REVIEW OF ROUNDABOUT THEATRE PRODUCTION IN NEW YORK
The Rose Tattoo, TennesseeWilliams’ 1950 drama has received a disappointing production by the RoundaboutTheatre Company at the American Airlines Theatre in New York. It boasts ofhaving the star-power attraction of Marisa Tomei in the role of Serafina DelleRose. According to Williams, she is a plump little Italian living in a villagepopulated mostly by Sicilians along the Gulf Coast between New Orleans andMobile.
The politest thing one can say is that she is simply miscast in therole. Ms Tomei is neither small nor plump. She is a beautiful woman who wouldnever settle for a nobody like Alvano (Emun Elliott) after the death of herhusband. She idolizes her husband Rosario and is deeply in love with him whileworshipping the Madonna and being very superstitious. We never see her husbandbut he turns out to have been working for criminals and is killed. What’sworse, Serafina’s idol had a mistress in the village. Everybody knew about itexcept her.
Tomei can do the histrionics that are part of her character but she canonly manage an atrocious Italian accent that added with her looks moves heraway from the Serafina of the play.
Elliott is even worse as Alvano Mangiacavallo, the truck driver who, asI said, is attracted to Serafina after she becomes a widow. He is a buffoon asSerafina describes him, but what kind of a buffoon? Elliott is an American whotries to hide his native accent and impose an Italian inflection on his speech.He fails miserably and the character is left hanging between being an Americanwith a bad Italian accent or an Italian who is trying to speak proper English.
Ella Rubin as Serafina’s 15-year old daughterRosa and Burke Swanson as her boyfriend Jack are refreshingly fine in theirroles. The women of the villagewho drop by Serafina’s place are necessary minor characters. Tina Benko makes avery alluring Estelle Hohengarten, the blonde with whom Rosario has an affairuntil his untimely death. She orders a shirt from the seamstress Serafina togive to someone who turns out to be her lover who happens to be none other thanRosario, Serafina’s husband.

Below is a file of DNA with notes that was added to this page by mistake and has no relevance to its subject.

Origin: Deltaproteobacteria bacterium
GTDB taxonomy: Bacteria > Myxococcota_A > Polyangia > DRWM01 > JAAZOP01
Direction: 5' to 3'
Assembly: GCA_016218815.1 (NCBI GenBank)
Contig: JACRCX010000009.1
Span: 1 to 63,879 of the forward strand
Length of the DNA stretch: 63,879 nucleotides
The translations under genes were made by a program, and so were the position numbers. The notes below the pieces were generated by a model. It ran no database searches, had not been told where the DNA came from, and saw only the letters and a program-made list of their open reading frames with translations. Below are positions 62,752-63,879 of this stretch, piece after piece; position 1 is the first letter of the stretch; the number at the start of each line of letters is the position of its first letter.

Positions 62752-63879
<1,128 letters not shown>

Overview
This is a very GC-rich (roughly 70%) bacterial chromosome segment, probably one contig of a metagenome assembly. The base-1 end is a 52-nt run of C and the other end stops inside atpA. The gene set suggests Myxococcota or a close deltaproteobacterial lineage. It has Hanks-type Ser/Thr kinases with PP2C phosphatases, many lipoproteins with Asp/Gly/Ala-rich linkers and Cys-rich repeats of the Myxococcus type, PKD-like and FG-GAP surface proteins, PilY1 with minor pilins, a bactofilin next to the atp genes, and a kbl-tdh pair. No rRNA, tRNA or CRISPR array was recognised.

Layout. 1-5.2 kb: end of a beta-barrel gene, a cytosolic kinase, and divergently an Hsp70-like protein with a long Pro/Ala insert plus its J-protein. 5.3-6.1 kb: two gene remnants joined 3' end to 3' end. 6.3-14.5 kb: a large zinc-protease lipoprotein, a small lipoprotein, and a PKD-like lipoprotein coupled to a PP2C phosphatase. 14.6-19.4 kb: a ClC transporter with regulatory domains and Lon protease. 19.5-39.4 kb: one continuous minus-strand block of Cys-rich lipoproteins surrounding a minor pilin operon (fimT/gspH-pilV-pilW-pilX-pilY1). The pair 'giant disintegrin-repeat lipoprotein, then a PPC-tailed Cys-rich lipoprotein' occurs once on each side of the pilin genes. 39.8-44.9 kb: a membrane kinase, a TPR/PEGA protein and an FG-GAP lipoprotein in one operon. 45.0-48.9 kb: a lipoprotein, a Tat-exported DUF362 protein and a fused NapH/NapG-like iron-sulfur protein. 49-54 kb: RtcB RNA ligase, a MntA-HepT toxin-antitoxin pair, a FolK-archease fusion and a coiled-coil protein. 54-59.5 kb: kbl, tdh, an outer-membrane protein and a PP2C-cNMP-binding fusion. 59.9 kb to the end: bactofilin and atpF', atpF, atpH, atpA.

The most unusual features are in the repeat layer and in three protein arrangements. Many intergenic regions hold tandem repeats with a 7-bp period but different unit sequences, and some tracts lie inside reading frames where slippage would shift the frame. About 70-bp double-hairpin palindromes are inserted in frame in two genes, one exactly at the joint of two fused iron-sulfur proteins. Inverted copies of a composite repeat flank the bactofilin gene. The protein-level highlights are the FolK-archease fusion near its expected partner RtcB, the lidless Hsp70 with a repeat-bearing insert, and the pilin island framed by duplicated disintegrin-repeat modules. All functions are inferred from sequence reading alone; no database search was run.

Director Trip Cullman has done away with a number of characters andscenes from the play and there is no issue with that.
The set designed by Mark Wendland and the video projection designed by Lucy Mackinnon are quite dramatic. Serafina’shouse backs to the Gulf with the water and wavesvisible on all three sides of the stage. The surging waves, no doubt symbolicof Serafina’s and Alvaro’s rising passion are marvelous with the small caveat thaton the day I saw the performance they were not working very well. And I am notsure about the crowd of plastic flamingos on the edge of the water.
Cullman adds some songs and music by Fitz Patton which did nothing forthe production.
The Rose Tattoo hasa great deal of humor and we did get a few laughs but the production was spottyand never managed to bring out the comedy and the passion coherently andconvincingly. A disappointing night at the theatre.
The Rose Tattoo by TennesseeWilliams in a production by Roundabout Theatre Company continues until December8, 2019 at the American AirlinesTheatre, 227West 42nd Street, New York, N.Y. https://www.roundabouttheatre.org/